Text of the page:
What are Renewable Energy Resources?

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  • Written By: Tara Barnett
  • Edited By: Melissa Wiley
  • Images By: Pinosub, n/a, Ryanking999, Andy, Harvey Barrison
  • Last Modified Date: 08 March 2020
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Renewable energy resources are sources of energy that create power without depleting a natural resource. Usually, this means that energy can be harvested in such a way that the resource itself is not used up or destroyed. In certain cases, this means that there is so much of the resource that use of the resource is not problematic because it will never run out. Among the most commonly known renewable energy resources, solar energy, wind power, and geothermal energy are popular. There may be other renewable energy resources about which we do not know or that have not yet been successfully converted into energy.

When most people think of renewable energy resources, they think of things like solar power and wind power. In these cases, natural resources like wind and sunlight are converted into energy that can be used in other applications. The energy in both these cases exists prior to being harvested and is merely converted into something that can be used in this way. This is considered different than burning oil because, unlike oil, neither wind nor sun will ever be depleted while there are humans living on Earth. These energies also happen to be clean in that they do not typically give off emissions, but this is not necessarily related to the fact that they are renewable.


On a conceptual level, a renewable energy resource is any resource that can be converted into energy but cannot be depleted. If someone were to efficiently convert helium into energy, for example, this would not be considered a renewable energy resource because there is a limited amount of helium in the world. In contrast, various forms of moving water are considered renewable energy resources because harnessing the power of the water does not take away from the water itself.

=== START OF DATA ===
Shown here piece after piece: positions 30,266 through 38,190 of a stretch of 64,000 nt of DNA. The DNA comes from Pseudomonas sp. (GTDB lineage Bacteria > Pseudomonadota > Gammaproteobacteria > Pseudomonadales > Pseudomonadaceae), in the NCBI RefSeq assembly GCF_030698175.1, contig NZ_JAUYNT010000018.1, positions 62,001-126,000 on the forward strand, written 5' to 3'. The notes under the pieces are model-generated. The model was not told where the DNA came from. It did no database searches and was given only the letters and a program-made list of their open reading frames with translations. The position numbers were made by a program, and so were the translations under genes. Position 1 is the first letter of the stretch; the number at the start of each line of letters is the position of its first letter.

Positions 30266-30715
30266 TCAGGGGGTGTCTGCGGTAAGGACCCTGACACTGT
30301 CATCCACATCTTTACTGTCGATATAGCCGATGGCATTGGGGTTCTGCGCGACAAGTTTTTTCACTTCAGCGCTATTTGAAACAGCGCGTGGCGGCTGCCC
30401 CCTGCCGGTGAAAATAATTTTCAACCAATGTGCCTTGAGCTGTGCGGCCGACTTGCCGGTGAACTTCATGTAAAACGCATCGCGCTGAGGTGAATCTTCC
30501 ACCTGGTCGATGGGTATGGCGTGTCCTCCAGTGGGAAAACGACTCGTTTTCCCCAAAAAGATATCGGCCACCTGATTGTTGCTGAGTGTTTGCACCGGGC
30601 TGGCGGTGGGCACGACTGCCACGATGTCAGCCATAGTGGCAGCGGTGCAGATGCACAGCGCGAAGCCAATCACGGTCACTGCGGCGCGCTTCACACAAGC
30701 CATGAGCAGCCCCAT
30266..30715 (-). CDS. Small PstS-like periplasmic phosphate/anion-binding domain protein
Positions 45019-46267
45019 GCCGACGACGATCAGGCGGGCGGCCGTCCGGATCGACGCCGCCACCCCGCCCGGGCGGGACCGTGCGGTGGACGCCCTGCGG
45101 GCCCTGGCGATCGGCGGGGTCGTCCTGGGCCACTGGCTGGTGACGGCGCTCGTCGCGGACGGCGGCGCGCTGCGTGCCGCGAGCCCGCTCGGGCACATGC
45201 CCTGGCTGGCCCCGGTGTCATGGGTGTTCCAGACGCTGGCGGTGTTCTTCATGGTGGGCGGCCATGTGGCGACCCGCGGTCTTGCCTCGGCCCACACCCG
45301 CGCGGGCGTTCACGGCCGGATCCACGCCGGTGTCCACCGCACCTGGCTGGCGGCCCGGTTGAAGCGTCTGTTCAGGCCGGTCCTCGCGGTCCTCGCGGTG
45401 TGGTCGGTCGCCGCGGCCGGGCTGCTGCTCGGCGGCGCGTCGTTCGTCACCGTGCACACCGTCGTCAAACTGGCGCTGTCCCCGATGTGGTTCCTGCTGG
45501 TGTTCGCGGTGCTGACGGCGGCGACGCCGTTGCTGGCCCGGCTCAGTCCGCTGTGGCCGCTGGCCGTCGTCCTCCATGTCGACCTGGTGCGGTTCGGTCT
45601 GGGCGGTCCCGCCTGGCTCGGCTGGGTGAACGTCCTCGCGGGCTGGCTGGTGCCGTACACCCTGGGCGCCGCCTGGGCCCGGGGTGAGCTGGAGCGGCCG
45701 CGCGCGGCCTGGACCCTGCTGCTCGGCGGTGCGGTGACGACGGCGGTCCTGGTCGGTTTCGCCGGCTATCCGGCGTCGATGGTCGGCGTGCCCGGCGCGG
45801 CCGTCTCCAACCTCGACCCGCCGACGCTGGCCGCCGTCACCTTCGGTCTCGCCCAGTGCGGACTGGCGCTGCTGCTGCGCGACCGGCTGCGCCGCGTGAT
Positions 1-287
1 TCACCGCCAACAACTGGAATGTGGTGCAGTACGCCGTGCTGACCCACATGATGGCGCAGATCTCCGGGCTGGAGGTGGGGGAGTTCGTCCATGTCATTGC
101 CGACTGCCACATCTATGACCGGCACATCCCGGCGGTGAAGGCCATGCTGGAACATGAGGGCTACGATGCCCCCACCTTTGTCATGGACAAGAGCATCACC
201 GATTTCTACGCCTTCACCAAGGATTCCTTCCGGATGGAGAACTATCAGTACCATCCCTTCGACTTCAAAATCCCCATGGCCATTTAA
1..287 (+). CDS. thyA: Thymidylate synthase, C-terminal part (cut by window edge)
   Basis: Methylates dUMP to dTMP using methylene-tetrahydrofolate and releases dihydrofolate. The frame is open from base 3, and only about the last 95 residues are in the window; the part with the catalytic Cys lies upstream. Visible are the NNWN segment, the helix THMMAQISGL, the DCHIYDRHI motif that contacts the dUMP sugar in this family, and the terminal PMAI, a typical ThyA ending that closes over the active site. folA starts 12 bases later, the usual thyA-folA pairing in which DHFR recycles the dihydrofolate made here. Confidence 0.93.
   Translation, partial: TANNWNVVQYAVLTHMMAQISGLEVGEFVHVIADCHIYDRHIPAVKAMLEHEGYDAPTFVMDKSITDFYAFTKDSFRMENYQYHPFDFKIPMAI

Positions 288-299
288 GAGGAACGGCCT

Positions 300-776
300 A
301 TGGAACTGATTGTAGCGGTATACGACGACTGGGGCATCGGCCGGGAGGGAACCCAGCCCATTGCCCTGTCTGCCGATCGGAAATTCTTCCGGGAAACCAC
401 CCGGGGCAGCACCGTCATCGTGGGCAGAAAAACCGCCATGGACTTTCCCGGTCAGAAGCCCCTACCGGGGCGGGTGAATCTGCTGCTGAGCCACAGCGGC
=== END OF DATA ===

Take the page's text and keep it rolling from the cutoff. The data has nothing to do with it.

Given the nature of these resources, renewable energy is often more cost effective than energy that cannot be renewed. The devices that harvest the energy may be expensive, but the resource from which the energy comes is often free and naturally existing. Most of the expense of renewable energy is in building and maintaining the collection devices because the energy source is often free, which is the case with wind.

It is important to understand that renewable energy resources are not always environmentally friendly resources, even though those two categories typically do overlap. Dams, for example, are considered a type of renewable energy resource but may adversely affect the environment in some cases by disrupting a river's ecosystem. Human populations typically seek out renewable energy resources because these resources have the most potential for providing energy in the long term for a civilization. It is important, however, to consider the other effects that any energy resource will have on an area.



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